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Title Alcohol and hormones / edited by Ronald R. Watson
Published Totowa, N.J. : Humana Press, [1995]


Location Call no. Vol. Availability
 MELB  616.86107 Wat/Aah  AVAILABLE
Description xii, 339 pages : illustrations ; 24 cm
Series Drug and alcohol abuse reviews ; 6
Drug and alcohol abuse reviews ; 6
Contents Pattern of Hormonal Response to Chronic Ethanol Ingestion During Puberty: Implication for Primary Effects on the Testicular Seminiferous Epithelium -- Opioid-Mediated Control of Neuroendocrine Function: Role of ?, ?, and ? Receptors -- Neuroendocrine Responses to Ethanol in the Prepubertal Female Rat -- Involvement of Alcohol-Metabolizing Enzymes in Retinoic Acid Synthesis and Inhibition by Ethanol -- The Effect of Ethanol on Male Rodent Reproduction and Growth -- Thyrotropin-Releasing Hormone (TRH): Clinical Neuroendocrine and Neurobehavioral Findings of Relevance to Alcoholism -- Hidden Hormones in Alcoholic Beverages: Ph ytoestrogens -- Effects of TA-0910, a Thyrotropin-Releasing Hormone Analog, on Alcohol Intake in Alcohol-Preferring Rats -- Gene Structure and Multiple Regulations of the EthanolInducible Cytochrome P4502E1 (CYP2E1) Subfamily -- Thermoregulation and Alcohol -- Alcohol and the Release of Vasopressin and Oxytocin -- Stress and Alcohol -- Effect of Ethanol on Tyrosyl Phosphorylation of Growth Factor Receptor Substrates in the Liver -- Alcohol and Reproductive Hormones in Women -- Alcohol, Opioids, and Testicular Function -- Neuromodulatory Action of Opioid Peptides on Hypothalamic Neurons -- Interactions of Alcohol and Prostaglandins -- Effect of Alcohol on Growth Hormone-Related Liver Function and Sex Hormone Homeostasis
Summary Alcoholism, the oldest addictive illness, remains a serious problem because of its major modifications of many physiological systems. The genetic and neurological origins and mechanisms are complex and only partly understood. However, it is clear that alcohol use modifies the production of most hormones, directly and indirectly modulating the systems that hormones regulate. Acute and chronic alcohol consumption affects virtually all cellular functions of tissues like brain, liver, immune system, and reproductive and endocrine organs. The latter have major regula tory roles, affecting many functions from development to repro duction. Although stress can further modify alcohol's effects on hormone production, it significantly causes most of alcohol's modi fications of the body to occur via changes in hormone production and secretion. Ronald R. Watson vii Contributors Michael L. Adams - Department of Psychiatry, Washington University School of Medicine, St. Louis, MO Robert A. Anderson, Jr .- Ob/Gyn Research, Rush-Presbyterian-St. Luke's Medical Center, Chicago,IL Kasibhatla Bhavani - Molecular Heptology Laboratory, Massachusetts General Hospital Cancer Center, Harvard Medical School, Charlestown, MA Theodore J. Cicero - Department of Psychiatry, Washington University School of Medicine, St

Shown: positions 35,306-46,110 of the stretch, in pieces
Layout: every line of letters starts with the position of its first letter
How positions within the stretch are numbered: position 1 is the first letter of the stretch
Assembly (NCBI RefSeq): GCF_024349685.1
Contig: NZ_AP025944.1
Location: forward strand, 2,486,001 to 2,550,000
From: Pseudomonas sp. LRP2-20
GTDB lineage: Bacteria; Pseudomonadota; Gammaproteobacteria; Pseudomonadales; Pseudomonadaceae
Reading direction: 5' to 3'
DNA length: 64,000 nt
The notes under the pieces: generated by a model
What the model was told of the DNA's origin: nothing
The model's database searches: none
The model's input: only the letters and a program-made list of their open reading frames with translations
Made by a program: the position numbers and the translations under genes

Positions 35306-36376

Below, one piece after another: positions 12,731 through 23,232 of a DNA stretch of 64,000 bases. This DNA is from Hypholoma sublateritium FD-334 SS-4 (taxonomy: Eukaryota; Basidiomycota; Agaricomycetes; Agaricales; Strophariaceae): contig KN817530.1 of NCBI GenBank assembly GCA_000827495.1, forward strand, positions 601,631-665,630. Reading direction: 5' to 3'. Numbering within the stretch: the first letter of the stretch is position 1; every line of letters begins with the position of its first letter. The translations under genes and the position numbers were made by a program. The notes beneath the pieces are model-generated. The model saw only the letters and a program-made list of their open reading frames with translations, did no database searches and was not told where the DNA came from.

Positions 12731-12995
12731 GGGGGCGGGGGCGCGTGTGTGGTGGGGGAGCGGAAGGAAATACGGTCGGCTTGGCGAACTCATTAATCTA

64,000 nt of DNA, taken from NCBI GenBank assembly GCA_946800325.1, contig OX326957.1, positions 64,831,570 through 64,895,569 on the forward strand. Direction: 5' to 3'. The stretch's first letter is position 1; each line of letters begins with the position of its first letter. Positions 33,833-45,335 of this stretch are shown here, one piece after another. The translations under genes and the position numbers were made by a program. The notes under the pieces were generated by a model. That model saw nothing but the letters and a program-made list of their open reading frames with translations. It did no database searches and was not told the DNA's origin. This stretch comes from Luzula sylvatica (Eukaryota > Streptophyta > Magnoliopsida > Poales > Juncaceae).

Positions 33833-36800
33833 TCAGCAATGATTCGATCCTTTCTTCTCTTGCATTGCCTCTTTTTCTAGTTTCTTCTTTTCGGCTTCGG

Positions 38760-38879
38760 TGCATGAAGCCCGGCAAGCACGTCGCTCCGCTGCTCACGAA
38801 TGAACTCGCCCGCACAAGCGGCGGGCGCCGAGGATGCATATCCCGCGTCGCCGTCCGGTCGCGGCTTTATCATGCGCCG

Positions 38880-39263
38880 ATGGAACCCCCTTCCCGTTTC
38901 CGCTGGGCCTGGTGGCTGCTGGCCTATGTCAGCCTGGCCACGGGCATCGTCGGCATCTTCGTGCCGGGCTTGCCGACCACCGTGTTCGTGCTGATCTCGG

Bibliography Includes bibliographical references and index
Notes Also available in print
Mode of access: World Wide Web
Subject Alcohol -- Pathophysiology.
Alcoholism -- Endocrine aspects.
Author Watson, Ronald R. (Ronald Ross)
LC no. 94038231
ISBN 0896032906 (acid-free paper)